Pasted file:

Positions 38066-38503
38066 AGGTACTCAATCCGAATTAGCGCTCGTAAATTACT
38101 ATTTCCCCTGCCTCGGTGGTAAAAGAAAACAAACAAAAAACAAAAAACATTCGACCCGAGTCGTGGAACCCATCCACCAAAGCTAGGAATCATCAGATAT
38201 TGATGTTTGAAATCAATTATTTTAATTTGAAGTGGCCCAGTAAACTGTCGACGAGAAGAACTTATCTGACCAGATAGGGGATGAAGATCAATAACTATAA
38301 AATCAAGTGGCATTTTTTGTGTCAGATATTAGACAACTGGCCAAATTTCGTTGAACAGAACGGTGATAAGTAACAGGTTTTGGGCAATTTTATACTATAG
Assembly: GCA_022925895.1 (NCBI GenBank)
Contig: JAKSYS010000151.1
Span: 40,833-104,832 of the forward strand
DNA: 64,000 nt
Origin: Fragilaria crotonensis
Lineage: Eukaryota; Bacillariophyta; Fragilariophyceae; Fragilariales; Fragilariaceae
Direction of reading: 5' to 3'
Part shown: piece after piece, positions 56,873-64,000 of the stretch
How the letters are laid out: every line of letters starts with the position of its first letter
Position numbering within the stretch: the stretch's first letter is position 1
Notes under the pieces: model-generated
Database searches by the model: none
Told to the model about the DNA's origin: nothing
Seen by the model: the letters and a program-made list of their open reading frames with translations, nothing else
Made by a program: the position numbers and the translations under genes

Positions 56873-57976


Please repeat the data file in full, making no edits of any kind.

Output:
Positions 38066-38503
38066 AGGTACTCAATCCGAATTAGCGCTCGTAAATTACT
38101 ATTTCCCCTGCCTCGGTGGTAAAAGAAAACAAACAAAAAACAAAAAACATTCGACCCGAGTCGTGGAACCCATCCACCAAAGCTAGGAATCATCAGATAT
38201 TGATGTTTGAAATCAATTATTTTAATTTGAAGTGGCCCAGTAAACTGTCGACGAGAAGAACTTATCTGACCAGATAGGGGATGAAGATCAATAACTATAA
38301 AATCAAGTGGCATTTTTTGTGTCAGATATTAGACAACTGGCCAAATTTCGTTGAACAGAACGGTGATAAGTAACAGGTTTTGGGCAATTTTATACTATAG
Assembly: GCA_022925895.1 (NCBI GenBank)
Contig: JAKSYS010000151.1
Span: 40,833-104,832 of the forward strand
DNA: 64,000 nt
Origin: Fragilaria crotonensis
Lineage: Eukaryota; Bacillariophyta; Fragilariophyceae; Fragilariales; Fragilariaceae
Direction of reading: 5' to 3'
Part shown: piece after piece, positions 56,873-64,000 of the stretch
How the letters are laid out: every line of letters starts with the position of its first letter
Position numbering within the stretch: the stretch's first letter is position 1
Notes under the pieces: model-generated
Database searches by the model: none
Told to the model about the DNA's origin: nothing
Seen by the model: the letters and a program-made list of their open reading frames with translations, nothing else
Made by a program: the position numbers and the translations under genes

Positions 56873-57976